As such, I find that the Immigration Judge abused his discretion when he deemed the Mr. Louis-Martin's claims under the Convention abandoned. I will vacate the Decision of the Board of Immigration Appeals, as well as the Order of the Immigration Judge which ordered Mr. Louis-Martin's removal from the United States to Haiti. I will remand the matter to the Bureau of Immigration and Customs Enforcement for a determination of whether Mr. Louis-Martin is eligible for the protections of the Convention.

Nothing in this opinion should be interpreted as excluding Mr. Louis-Martin from complying with the procedural requirements of the Bureau of Immigration and Customs Enforcement. I rest my decision on particular facts of the case up to this point. Any future non-compliance with procedural requirements, including the untimely filing of the I-589, would be evaluated on the facts of those events.

 
CONCLUSION

I find that the Court has jurisdiction to hear this matter under 28 U.S.C. § 2241. *563 I find that Mr. Louis-Martin is not a citizen because he was over the age of eighteen when his mother was naturalized. Mr. Louis-Martin is not a national of the United States because an application for citizenship does not create nationality. I further find that the Immigration Judge abused his discretion in ruling that Mr. Louis-Martin abandoned his Convention Against Torture claim. I will vacate the Decision of the Board of Immigration Appeals and remand the matter to the Bureau of Immigration and Customs Enforcement for further proceedings.

An appropriate Order follows.

 
ORDER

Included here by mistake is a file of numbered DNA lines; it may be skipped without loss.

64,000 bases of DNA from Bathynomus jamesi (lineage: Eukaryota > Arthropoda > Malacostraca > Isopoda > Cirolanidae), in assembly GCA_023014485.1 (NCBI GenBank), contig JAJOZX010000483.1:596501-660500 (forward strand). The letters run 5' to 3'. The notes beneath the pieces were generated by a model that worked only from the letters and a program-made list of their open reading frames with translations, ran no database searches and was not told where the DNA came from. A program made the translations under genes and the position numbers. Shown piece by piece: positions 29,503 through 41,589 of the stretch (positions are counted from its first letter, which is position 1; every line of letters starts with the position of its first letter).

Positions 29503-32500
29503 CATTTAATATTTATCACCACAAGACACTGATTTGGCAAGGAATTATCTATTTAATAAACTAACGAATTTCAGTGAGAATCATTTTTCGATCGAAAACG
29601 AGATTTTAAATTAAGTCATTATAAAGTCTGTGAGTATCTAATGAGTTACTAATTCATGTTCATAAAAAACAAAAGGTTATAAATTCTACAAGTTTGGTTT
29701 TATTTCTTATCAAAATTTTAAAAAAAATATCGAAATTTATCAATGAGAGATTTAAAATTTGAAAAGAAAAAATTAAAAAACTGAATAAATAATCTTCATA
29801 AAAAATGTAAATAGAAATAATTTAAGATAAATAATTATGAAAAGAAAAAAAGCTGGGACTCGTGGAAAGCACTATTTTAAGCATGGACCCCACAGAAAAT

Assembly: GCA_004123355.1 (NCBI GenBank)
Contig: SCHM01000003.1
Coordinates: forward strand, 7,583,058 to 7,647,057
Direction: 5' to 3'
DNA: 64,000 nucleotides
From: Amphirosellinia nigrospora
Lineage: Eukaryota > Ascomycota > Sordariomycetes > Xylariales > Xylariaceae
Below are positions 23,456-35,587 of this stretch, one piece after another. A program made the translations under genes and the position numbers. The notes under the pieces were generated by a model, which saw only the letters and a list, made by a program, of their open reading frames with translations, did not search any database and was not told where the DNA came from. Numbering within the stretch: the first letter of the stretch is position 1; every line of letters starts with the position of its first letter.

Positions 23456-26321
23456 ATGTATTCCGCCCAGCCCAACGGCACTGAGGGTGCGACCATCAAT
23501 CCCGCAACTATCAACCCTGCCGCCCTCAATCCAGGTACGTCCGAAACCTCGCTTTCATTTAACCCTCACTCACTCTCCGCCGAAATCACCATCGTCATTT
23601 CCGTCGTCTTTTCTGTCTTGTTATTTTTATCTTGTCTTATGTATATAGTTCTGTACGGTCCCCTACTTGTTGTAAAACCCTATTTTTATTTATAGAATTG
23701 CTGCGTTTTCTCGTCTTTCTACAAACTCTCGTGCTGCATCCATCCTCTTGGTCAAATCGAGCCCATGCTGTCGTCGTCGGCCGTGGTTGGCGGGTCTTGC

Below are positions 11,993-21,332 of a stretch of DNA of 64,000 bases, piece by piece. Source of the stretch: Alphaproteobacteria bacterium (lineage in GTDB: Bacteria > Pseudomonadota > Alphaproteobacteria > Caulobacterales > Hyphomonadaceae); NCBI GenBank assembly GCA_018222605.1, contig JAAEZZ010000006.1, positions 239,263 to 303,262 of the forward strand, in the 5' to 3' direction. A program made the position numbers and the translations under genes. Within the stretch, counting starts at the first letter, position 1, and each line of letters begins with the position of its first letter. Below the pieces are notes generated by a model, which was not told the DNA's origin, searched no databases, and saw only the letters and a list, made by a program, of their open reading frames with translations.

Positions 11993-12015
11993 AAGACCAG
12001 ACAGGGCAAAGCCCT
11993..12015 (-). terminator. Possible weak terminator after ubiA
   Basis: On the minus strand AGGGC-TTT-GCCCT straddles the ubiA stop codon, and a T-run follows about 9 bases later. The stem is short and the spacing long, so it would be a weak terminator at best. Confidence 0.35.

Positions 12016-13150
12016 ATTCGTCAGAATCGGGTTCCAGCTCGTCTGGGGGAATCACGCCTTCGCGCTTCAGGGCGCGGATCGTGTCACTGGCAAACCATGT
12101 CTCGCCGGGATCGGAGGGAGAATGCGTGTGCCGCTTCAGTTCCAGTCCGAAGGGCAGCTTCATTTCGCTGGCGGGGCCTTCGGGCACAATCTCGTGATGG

NOW, this ____5th____ day of March, 2004, IT IS HEREBY ORDERED THAT:

 
1) Petitioner Nickenson Louis-Martin's Petition for Writ of Habeas Corpus (Doc. 1.) is GRANTED.
 
2) The Decision of the Board of Immigration Appeals is VACATED.
 
3) The Order of the Immigration Judge ordering Mr. Louis-Martin's removal from the United States to Haiti is VACATED.
 
4) This matter is REMANDED to the Bureau of Immigration and Customs Enforcement for further proceedings not inconsistent with this decision.
 
5) The Clerk of the Court shall mark this case CLOSED.
NOTES

[1] On a more practical point, the government's interpretation of Salim would create the highly undesirable result of forcing a petitioner to split his challenges between two courts when the he challenges his alien status in combination with other errors.

[2] 8 C.F.R. § 208.4 discusses the burdens of proof for filing the I-589 after the one year deadline, but the deadline referred to is the 8 U.S.C. § 1158(a) (2) (B) deadline for asylum applications, and which is separate and distinct from the Convention Against Torture.